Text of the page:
It’s surprising where some things start.
The 1979 UK election was won in a landslide. The ‘Winter of Discontent’ was a bleak time. Broken promises, failed trade talks and disputes in both the public and private sectors saw rolling strikes and outages during the cold, Christmas of 1978. This paved the way for a parliamentary vote of no-confidence delivered to then Prime Minister James Calaghan by opposition leader Margaret Thatcher, in March 1979. The election that followed was a bloodbath for Labour. The Conservatives, with the Iron Lady at the helm, went on to claim a 5% voter swing and won by 43 seats – a demolition. Her party placed a congratulatory newspaper ad in the London Evening News the day after the election that read “May The Fourth be with you Maggie!”.
That was the first known reference to the pun on the date May 4 and its connection to Star Wars movies. May The Fourth grew slowly from there to the movement it is today.
The phrase appeared again in the 1988 Count Duckula cartoon titled ‘The Vampire Strikes Back’, and sporadically in pop culture throughout the 90s. In 2008, as Facebook began to gather momentum, Star Wars fan groups emerged with some declaring the date a ‘holy’ day. It was Toronto, Canada that took it to the next level though in 2011, when the first organized event to celebrate ‘Star Wars Day’ saw a screening of the original trilogy, games, and elaborate costume contests. Gathering steam, in 2013, the day was officially observed by Disney. In 2015 the astronauts started the annual tradition of watching ‘A New Hope’ on May 4 at the International Space Station. In 2019 Japan hosted a new 3-day celebration and if you listen very carefully, you may hear the ringing of the Carillion Bells at Ottawa, Canada’s Peace Tower playing the ‘Imperial March’ to mark the day as they do every year.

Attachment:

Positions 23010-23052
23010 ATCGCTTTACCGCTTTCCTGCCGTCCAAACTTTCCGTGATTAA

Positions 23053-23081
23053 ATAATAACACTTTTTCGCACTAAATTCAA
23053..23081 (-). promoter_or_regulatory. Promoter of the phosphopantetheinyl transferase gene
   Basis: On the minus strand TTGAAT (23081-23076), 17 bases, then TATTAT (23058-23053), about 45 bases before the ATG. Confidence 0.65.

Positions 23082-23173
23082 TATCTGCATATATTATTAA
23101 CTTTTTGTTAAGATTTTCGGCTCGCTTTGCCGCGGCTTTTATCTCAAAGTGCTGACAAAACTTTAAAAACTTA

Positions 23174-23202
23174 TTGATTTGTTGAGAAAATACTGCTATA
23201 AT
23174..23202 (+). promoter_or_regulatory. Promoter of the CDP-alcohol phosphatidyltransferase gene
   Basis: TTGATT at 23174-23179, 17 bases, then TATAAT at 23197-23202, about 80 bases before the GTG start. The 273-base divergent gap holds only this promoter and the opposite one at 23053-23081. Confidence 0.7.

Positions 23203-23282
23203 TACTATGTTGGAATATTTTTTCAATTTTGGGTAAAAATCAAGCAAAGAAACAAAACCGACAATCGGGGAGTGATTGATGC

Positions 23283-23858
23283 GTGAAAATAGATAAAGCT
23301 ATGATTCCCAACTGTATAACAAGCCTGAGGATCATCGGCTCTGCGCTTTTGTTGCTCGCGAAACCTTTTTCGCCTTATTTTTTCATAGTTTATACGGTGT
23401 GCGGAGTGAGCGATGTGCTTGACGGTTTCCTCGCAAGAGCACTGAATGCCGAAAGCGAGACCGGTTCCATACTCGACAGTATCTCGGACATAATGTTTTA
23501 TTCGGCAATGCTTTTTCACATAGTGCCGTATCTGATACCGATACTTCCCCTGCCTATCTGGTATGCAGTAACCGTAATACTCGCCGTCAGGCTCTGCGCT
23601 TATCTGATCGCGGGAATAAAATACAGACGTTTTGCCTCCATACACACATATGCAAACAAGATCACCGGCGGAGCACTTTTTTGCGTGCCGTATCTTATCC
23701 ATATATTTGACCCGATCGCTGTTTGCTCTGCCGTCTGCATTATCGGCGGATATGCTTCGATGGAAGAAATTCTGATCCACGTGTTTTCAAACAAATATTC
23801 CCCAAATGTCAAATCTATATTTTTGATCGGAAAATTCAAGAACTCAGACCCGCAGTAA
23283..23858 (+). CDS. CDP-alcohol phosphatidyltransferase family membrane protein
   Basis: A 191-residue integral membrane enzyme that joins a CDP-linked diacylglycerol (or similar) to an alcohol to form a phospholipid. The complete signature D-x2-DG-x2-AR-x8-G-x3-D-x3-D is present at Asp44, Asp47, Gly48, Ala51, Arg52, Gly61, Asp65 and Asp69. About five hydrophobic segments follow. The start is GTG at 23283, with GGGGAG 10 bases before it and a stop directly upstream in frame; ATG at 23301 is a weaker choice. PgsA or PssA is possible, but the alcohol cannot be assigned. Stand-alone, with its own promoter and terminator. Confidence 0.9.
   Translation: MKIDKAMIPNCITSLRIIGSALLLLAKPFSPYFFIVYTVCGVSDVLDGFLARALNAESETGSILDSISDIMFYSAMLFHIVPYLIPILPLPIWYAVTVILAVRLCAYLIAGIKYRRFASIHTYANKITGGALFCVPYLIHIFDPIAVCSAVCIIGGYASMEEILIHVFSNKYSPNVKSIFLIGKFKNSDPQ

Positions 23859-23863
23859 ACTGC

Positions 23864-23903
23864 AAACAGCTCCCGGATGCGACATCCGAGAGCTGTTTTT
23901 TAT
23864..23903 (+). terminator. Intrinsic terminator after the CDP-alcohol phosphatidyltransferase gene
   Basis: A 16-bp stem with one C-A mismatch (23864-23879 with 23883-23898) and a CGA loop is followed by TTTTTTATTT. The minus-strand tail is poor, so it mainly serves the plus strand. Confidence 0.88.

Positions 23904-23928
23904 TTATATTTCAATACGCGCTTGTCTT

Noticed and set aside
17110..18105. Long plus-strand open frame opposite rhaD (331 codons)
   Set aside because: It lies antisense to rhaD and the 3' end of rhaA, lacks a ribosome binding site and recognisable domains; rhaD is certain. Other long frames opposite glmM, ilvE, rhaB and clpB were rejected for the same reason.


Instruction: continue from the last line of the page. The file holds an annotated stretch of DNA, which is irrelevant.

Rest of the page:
It was a pun that started a movement. Sometimes that happens. A hundred planning meetings for Star Wars Day may not have led to where we are. It was just a clever piece of wordplay that took on a life of its own.
It takes incredible courage to do that as a content creator – especially in the moment, during a show. To gamble that an off-the-cuff comment, an unplanned joke, a listener call, or a breaking news story is more valuable than the rest of your planned material. To be prepared to dismiss your prep and run with an emerging story arc that is developing live. It takes courage but when it works it’s magical.
Be present in your show. Listen carefully to what’s happening. Not just to find the next audio hole where you can insert your voice. Seek opportunities to let the moment shine. And pivot when necessary, to explore the unplanned path.
This is the way of the Jedi.